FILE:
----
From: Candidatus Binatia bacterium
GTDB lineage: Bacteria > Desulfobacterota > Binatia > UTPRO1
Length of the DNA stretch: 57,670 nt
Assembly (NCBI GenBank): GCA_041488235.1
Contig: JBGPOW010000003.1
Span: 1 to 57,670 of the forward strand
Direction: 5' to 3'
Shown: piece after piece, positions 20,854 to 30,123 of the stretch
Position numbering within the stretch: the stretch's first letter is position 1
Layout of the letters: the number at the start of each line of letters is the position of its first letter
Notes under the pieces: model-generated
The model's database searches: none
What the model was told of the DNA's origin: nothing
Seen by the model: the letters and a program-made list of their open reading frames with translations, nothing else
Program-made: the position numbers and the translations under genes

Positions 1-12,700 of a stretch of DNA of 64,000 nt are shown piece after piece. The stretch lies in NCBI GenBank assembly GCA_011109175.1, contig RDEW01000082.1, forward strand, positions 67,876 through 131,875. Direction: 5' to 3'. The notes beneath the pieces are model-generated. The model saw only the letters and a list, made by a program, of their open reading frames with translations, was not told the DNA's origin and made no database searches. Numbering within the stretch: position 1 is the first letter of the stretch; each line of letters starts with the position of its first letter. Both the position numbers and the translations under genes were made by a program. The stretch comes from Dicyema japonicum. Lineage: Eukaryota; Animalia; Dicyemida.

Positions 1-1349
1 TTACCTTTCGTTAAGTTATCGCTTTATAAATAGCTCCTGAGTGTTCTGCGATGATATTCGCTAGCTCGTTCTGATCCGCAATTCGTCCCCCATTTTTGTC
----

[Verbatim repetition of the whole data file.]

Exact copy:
From: Candidatus Binatia bacterium
GTDB lineage: Bacteria > Desulfobacterota > Binatia > UTPRO1
Length of the DNA stretch: 57,670 nt
Assembly (NCBI GenBank): GCA_041488235.1
Contig: JBGPOW010000003.1
Span: 1 to 57,670 of the forward strand
Direction: 5' to 3'
Shown: piece after piece, positions 20,854 to 30,123 of the stretch
Position numbering within the stretch: the stretch's first letter is position 1
Layout of the letters: the number at the start of each line of letters is the position of its first letter
Notes under the pieces: model-generated
The model's database searches: none
What the model was told of the DNA's origin: nothing
Seen by the model: the letters and a program-made list of their open reading frames with translations, nothing else
Program-made: the position numbers and the translations under genes

Positions 1-12,700 of a stretch of DNA of 64,000 nt are shown piece after piece. The stretch lies in NCBI GenBank assembly GCA_011109175.1, contig RDEW01000082.1, forward strand, positions 67,876 through 131,875. Direction: 5' to 3'. The notes beneath the pieces are model-generated. The model saw only the letters and a list, made by a program, of their open reading frames with translations, was not told the DNA's origin and made no database searches. Numbering within the stretch: position 1 is the first letter of the stretch; each line of letters starts with the position of its first letter. Both the position numbers and the translations under genes were made by a program. The stretch comes from Dicyema japonicum. Lineage: Eukaryota; Animalia; Dicyemida.

Positions 1-1349
1 TTACCTTTCGTTAAGTTATCGCTTTATAAATAGCTCCTGAGTGTTCTGCGATGATATTCGCTAGCTCGTTCTGATCCGCAATTCGTCCCCCATTTTTGTC